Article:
I just read a column by Nick Kristof about John Wood, the founder of Room To Read. Back in the late 90s I designed the logo for Room To Read. My dear friends Chris and Martina are friends of John’s and asked me if I would be interested in doing a little pro-bono work for a startup focused on literacy. At first the little startup was called Books for Nepal, and the logo was just a type based thing. When things got going and Books for Nepal expanded, first to Vietnam, John decided to rename the operation Room To Read and asked if I would redo the logo. I did. A few years ago I nearly fainted when Anna was watching Oprah and she was interviewing John. One of the images they flashed on the screen was a book which had been published by the Room To Read publishing group. On the book was my little logo.
I woke up a couple of times last night, and each time I caught myself in the middle of a dream about the words “why” and “what.” I have been wrestling with how to better engage the students in my classes in meaningful endeavor towards life-changing insight. (Not the easiest thing when you are teaching fundamentals of math.) I realized the other day that these students, many of whom struggle with learning disabilities, are preoccupied with “what” (as in “what’s the answer?”) when I want to lead them to engage with “why?” I came to this realization when I was sitting in a restaurant the other day with Anna. We were eating Mexican food and at a table near ours was a little girl having dinner with her dad. She was engaged in a long conversation about what had happened during her day at school, and the conversation was peppered with “why” questions, almost equally distributed between the girl and her father. Children who benefit from school the most are those who come with a healthy and vibrant curiosity about everything. From the conversation I observed (and from my memory of my children’s early lives) I came to the conclusion that curiosity is a cultivated habit. How then, I wonder, can I plant the seeds and cultivate this curiosity in my students, while honoring the Department of Education’s demand that these children are to be driven towards a single goal: the ability to choose the correct answer from an array of four options on a standardized test? This preoccupation with standardized testing seems to be an antidote to curiosity, driving children and teachers everywhere to be myopically focused on finding the right answer to “what” to the exclusion of “why.”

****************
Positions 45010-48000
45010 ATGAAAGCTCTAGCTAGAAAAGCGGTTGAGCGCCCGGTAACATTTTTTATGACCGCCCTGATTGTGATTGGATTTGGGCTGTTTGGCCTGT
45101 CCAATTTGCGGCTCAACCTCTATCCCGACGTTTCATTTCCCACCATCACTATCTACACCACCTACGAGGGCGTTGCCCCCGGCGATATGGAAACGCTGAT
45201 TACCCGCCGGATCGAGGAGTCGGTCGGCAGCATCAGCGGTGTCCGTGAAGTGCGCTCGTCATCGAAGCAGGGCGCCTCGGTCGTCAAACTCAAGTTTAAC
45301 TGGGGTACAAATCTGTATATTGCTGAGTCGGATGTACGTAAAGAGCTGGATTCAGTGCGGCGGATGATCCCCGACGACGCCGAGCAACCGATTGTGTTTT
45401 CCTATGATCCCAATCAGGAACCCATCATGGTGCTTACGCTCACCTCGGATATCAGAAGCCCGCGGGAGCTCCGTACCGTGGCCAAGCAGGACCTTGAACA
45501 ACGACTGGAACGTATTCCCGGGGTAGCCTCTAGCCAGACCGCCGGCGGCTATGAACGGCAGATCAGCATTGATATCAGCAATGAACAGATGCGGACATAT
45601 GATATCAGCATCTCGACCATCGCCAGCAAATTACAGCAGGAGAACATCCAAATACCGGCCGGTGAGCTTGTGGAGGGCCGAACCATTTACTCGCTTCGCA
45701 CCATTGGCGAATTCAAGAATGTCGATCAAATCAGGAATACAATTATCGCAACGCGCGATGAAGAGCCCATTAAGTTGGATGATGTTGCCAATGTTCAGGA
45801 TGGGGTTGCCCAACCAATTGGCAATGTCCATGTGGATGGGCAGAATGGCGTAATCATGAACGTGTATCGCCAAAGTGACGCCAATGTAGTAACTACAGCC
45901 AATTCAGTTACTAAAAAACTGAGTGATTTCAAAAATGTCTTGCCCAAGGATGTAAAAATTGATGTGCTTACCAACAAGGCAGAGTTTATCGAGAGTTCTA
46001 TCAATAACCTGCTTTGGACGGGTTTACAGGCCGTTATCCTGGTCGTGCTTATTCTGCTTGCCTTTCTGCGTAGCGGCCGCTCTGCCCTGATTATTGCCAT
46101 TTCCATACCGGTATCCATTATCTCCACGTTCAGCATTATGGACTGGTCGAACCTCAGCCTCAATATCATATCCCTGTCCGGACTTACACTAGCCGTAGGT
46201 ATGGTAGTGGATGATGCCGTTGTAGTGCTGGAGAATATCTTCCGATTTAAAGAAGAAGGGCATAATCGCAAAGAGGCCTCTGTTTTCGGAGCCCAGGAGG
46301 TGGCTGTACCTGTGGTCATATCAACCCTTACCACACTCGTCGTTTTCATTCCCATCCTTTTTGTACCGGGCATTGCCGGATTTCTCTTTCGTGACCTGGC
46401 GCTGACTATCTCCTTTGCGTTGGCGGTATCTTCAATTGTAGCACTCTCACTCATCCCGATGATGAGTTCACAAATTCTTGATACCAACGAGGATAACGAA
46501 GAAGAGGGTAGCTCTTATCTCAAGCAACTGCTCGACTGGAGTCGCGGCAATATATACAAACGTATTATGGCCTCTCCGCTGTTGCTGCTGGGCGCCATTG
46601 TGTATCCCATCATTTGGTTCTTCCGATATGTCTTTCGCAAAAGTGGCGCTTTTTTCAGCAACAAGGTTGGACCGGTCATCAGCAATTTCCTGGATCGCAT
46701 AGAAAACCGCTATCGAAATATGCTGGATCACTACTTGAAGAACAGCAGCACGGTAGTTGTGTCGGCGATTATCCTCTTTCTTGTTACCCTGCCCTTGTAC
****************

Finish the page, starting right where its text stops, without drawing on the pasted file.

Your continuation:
When I was thinking about John Woods (see above) it dawned on me that he is to philanthropy what Steve Jobs was to technology. Woods initially tripped over an issue and its solution while trekking through Nepal. He could have devoted his life to working through existing channels to address the problem of literacy, instead he took off on his own and revolutionized the process of dealing with an obvious problem that much bigger, well funded institutions have failed to effectively address for decades. In just a few years he had transformed the lives of thousands of children. He was driven by imagination. Like Jobs, Woods can see beyond the limitations of current reality. He isn’t preoccupied with what “can’t” be done, he is focused on what he needs to do. That’s the kind of leadership and vision required for our national system of public education. We need to stop trying to solve the wrong problems. We’re fighting the wrong battles and spending our resources on fixing the wrong things.
Implicit in Kristof’s column(s) is the idea that the value of spending more of our resources on education today, is that we won’t be spending so much of our treasure later on things like military, security, and jails. Jobs didn’t spend his time trying to build a computer to incrementally improve on what he and Wozniak had done with the Apple II or what IBM was doing with the PC — he was trying to fundamentally change the our conceptual model of a computer (“a bicycle for our mind”). Woods is trying to change the world by bringing more people into the conversation about all things by building literacy, one child at a time.
We need the same kind of visionary to guide the conversation about education. Right now I see a lot of really smart people trying to solve the problem that isn’t the most pressing issue. Disruptive institutions like Teach For America are trying to address educational inequity by focusing on teachers. Charter schools are trying to address the problem through a variety of strategies, but share a focus on teachers and improving student’s scores on standardized tests. These are well intentioned efforts, but they aren’t likely to be transformative in the long run because they don’t challenge the existing paradigm of K-12 education. There are some prophets in this wilderness but they don’t seem to be gaining much traction, most likely because the entrenched interests in the world of education are so powerful. We need a Woods or a Jobs to emerge and confront this issue with imagination and creativity.